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I wouldn’t have him down as someone who looks particularly fit and healthy so not surprised it’s biting him this hard. 
 


 

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9 hours ago, RuamRudy said:

This took me a little by surprise, but as I am almost totally ignorant of medical matters, I googled the side effects of intubation and found this:

 

"Most people recover from intubation with no long-term effects." 

 

Is there something specific about covid-19 that makes intubation potentially dangerous? 


Well, I only know what I have read. It does appear that most of those now being intubated are not recovering. My understanding is that it requires a great deal of skill and experience to correctly monitor and control a ventilator. The flow of air has to be exactly right - not too much, not too little. Even at the best of times, this is tricky and, again based only on what I have read, lung damage and brain damage are both common side-effects.

The problem now, as we ramp up production of ventilators, is that we cannot ramp up an equal number of experienced staff. This may increase the numbers of unfortunate side-effects.

 

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Posted (edited)
9 hours ago, Forethat said:

If they wanted "to quietly bring a ventilator, plus the necessary trained staff, into No. 10 without it leaking" they could have done so.


You might be overestimating the actual operational power of No. 10. They were leaking like a sieve all week. If the press asked the straight question "Is there now a ventilator in No. 10?" they would not be able to deny it, whereas they have some level of deniability if he is in a hospital where there also happen to be ventilators present.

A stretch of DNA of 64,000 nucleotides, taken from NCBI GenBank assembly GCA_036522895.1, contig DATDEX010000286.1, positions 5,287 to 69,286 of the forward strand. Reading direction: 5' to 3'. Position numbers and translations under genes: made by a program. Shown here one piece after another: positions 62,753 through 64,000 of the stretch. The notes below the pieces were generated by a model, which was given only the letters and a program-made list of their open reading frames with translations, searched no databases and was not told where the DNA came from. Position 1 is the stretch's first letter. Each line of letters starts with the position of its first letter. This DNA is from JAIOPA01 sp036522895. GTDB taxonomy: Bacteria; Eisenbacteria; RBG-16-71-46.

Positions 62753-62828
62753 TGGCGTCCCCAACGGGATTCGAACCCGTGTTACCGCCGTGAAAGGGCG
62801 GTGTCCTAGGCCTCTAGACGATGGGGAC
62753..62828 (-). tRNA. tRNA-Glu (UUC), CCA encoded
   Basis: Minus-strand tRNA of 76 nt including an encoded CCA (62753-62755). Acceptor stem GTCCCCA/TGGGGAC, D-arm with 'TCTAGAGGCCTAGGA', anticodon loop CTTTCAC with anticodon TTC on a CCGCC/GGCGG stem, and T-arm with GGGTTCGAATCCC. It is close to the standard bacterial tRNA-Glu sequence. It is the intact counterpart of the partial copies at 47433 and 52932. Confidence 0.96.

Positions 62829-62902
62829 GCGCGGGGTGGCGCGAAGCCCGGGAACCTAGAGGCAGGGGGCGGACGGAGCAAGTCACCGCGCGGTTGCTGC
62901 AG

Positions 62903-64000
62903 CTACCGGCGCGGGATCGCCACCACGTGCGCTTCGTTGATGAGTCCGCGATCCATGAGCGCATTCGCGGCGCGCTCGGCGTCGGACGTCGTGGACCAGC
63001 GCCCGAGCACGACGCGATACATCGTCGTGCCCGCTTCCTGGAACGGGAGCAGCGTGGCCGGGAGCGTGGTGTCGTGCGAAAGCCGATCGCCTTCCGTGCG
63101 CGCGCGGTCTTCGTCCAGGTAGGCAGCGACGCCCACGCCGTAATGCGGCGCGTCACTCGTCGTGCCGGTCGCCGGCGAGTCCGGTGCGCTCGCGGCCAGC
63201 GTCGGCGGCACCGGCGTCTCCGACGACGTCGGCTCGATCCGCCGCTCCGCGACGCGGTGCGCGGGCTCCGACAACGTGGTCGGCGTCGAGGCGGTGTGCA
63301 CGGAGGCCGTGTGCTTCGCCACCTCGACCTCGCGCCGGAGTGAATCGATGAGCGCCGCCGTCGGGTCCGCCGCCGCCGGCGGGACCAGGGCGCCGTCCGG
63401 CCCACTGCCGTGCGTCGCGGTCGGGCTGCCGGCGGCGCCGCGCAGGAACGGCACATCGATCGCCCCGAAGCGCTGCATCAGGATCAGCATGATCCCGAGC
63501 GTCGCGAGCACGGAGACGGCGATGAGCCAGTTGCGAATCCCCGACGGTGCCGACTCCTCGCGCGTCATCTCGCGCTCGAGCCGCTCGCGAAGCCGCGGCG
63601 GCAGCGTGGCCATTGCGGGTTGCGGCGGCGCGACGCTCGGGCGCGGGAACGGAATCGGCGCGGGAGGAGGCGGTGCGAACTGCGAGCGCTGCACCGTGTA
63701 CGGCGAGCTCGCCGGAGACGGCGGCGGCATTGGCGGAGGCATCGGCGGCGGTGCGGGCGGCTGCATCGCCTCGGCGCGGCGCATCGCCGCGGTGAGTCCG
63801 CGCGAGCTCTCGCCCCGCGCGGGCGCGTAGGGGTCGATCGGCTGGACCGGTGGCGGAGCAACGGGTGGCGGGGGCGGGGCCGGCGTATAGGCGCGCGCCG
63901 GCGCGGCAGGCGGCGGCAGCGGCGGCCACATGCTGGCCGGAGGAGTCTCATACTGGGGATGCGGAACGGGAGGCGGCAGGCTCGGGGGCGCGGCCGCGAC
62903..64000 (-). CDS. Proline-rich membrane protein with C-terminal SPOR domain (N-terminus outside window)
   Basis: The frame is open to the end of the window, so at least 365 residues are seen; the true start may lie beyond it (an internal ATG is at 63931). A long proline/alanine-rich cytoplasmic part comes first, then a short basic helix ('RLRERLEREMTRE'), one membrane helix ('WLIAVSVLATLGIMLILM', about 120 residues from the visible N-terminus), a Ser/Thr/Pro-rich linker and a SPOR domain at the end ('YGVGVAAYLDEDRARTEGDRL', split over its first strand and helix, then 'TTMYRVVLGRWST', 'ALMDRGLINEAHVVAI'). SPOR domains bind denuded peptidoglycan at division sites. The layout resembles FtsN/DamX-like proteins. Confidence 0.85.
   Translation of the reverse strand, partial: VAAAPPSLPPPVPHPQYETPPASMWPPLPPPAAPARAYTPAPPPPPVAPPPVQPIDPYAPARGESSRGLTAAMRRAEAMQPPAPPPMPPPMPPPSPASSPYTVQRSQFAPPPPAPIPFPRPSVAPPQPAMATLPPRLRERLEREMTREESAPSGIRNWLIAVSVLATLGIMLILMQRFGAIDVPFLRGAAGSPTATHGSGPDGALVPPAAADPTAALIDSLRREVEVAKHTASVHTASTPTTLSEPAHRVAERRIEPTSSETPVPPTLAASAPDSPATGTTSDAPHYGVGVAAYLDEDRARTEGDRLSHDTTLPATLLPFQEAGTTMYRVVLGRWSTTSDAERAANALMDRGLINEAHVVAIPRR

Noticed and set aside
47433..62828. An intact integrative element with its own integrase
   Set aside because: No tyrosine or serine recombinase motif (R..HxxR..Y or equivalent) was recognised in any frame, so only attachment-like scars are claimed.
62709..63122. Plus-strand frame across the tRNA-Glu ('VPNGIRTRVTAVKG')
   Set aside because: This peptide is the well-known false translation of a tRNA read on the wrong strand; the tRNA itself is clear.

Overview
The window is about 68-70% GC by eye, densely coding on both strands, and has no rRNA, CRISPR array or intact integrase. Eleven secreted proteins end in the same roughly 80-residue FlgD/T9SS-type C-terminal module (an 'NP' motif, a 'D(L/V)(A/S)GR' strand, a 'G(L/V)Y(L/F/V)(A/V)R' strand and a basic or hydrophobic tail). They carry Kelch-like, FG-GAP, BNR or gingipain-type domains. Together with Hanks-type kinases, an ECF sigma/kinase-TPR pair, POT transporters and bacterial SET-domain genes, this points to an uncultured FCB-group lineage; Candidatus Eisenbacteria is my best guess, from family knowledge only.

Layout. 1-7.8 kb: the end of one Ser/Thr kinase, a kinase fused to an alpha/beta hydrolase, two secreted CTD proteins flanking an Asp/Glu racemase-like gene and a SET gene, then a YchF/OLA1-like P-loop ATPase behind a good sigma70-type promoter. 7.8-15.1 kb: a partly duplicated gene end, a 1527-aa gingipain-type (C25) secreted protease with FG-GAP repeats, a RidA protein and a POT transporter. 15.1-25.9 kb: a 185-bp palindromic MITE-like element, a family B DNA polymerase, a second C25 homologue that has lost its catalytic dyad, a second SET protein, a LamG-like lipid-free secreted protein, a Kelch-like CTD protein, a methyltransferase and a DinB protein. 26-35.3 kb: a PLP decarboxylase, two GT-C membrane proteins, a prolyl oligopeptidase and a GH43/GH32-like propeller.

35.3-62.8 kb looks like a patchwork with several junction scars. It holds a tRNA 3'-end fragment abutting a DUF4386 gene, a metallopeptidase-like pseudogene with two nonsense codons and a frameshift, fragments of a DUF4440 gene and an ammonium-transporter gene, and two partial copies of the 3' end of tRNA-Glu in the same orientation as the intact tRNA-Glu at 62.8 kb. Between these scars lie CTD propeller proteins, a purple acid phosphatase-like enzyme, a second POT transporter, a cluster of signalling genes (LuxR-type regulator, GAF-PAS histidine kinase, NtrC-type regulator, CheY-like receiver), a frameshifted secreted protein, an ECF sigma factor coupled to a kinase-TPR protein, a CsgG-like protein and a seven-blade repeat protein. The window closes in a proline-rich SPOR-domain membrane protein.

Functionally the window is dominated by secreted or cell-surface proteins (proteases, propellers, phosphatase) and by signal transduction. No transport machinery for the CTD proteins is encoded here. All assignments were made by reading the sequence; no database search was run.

9 hours ago, Forethat said:

Furthermore, I don't see why he "has to be in an ICU" or why he "is already on a ventilator". 


Because all other stages of Covid-19 could have continued to be treated within No. 10. Again, if there was any way at all they could have avoided hospital admission they would have. More is at stake here than just one man's life.

Also, he had been going downhill for ten days. That is generally the point at which intensive care becomes necessary.


 

9 hours ago, Forethat said:

My best bet is that he's had his chest x-rayed (you don't bring that kit into No. 10 unnoticed...)


If he only needed an x-ray, he could have had an outpatient appointment. In terms of public perception, there is a world of difference between that and actually being admitted.

The latest news is that he is responding well to treatment, so, hopefully my worst fears won't be realised.

 


 

Edited by donnacha
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He would have had a CT Scan of his lungs.

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22 minutes ago, donnacha said:

You might be overestimating the actual operational power of No. 10.

No, I'm referring to the logistical options of No. 10.

 

23 minutes ago, donnacha said:

Because all other stages of Covid-19 could have continued to be treated within No. 10.

You're wrong. No. 10 is not a hospital. 

 

25 minutes ago, donnacha said:

Also, he had been going downhill for ten days. That is generally the point at which intensive care becomes necessary.

Really!? I've read all sorts of papers on this topic but have yet to find a manual. Would you be so kind to share this manual with us? Actually, judging by the available statistics, none of your speculations are correct. 

 

28 minutes ago, donnacha said:

The latest news is that he is responding well to treatment, so, hopefully my worst fears won't be realised.

According to your gossipy hogwash, he's already on a ventilator resulting in permanent damages. You should be ashamed of yourself spreading such BS.

 

 

BJ could be on a ventilator. Or not. But the truth is you nothing about it. You don't know if he is. You don't know if he will be. Yet you claim to be certain he is.

To put it frank, the only thing certain is that you know nothing.

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Get well soon Boris, you can beat this.